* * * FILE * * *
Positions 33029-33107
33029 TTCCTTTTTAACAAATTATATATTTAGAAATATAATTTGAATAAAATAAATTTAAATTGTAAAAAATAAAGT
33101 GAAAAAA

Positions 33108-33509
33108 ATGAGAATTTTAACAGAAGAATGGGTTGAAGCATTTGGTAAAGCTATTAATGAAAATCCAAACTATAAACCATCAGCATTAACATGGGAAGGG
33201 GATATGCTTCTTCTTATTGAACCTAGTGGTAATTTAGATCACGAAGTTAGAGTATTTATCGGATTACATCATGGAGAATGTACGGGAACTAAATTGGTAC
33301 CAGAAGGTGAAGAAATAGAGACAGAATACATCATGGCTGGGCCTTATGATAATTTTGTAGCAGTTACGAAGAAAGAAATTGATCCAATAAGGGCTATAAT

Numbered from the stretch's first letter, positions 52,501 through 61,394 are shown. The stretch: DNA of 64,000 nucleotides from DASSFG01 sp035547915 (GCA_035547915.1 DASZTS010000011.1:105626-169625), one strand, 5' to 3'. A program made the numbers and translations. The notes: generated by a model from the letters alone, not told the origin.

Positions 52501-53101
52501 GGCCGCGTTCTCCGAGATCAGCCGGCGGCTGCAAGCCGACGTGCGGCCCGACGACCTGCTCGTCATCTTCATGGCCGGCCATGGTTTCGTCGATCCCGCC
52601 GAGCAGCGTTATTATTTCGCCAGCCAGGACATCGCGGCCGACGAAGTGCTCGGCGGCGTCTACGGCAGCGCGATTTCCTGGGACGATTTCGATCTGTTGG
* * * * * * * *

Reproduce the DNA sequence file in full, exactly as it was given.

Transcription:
Positions 33029-33107
33029 TTCCTTTTTAACAAATTATATATTTAGAAATATAATTTGAATAAAATAAATTTAAATTGTAAAAAATAAAGT
33101 GAAAAAA

Positions 33108-33509
33108 ATGAGAATTTTAACAGAAGAATGGGTTGAAGCATTTGGTAAAGCTATTAATGAAAATCCAAACTATAAACCATCAGCATTAACATGGGAAGGG
33201 GATATGCTTCTTCTTATTGAACCTAGTGGTAATTTAGATCACGAAGTTAGAGTATTTATCGGATTACATCATGGAGAATGTACGGGAACTAAATTGGTAC
33301 CAGAAGGTGAAGAAATAGAGACAGAATACATCATGGCTGGGCCTTATGATAATTTTGTAGCAGTTACGAAGAAAGAAATTGATCCAATAAGGGCTATAAT

Numbered from the stretch's first letter, positions 52,501 through 61,394 are shown. The stretch: DNA of 64,000 nucleotides from DASSFG01 sp035547915 (GCA_035547915.1 DASZTS010000011.1:105626-169625), one strand, 5' to 3'. A program made the numbers and translations. The notes: generated by a model from the letters alone, not told the origin.

Positions 52501-53101
52501 GGCCGCGTTCTCCGAGATCAGCCGGCGGCTGCAAGCCGACGTGCGGCCCGACGACCTGCTCGTCATCTTCATGGCCGGCCATGGTTTCGTCGATCCCGCC
52601 GAGCAGCGTTATTATTTCGCCAGCCAGGACATCGCGGCCGACGAAGTGCTCGGCGGCGTCTACGGCAGCGCGATTTCCTGGGACGATTTCGATCTGTTGG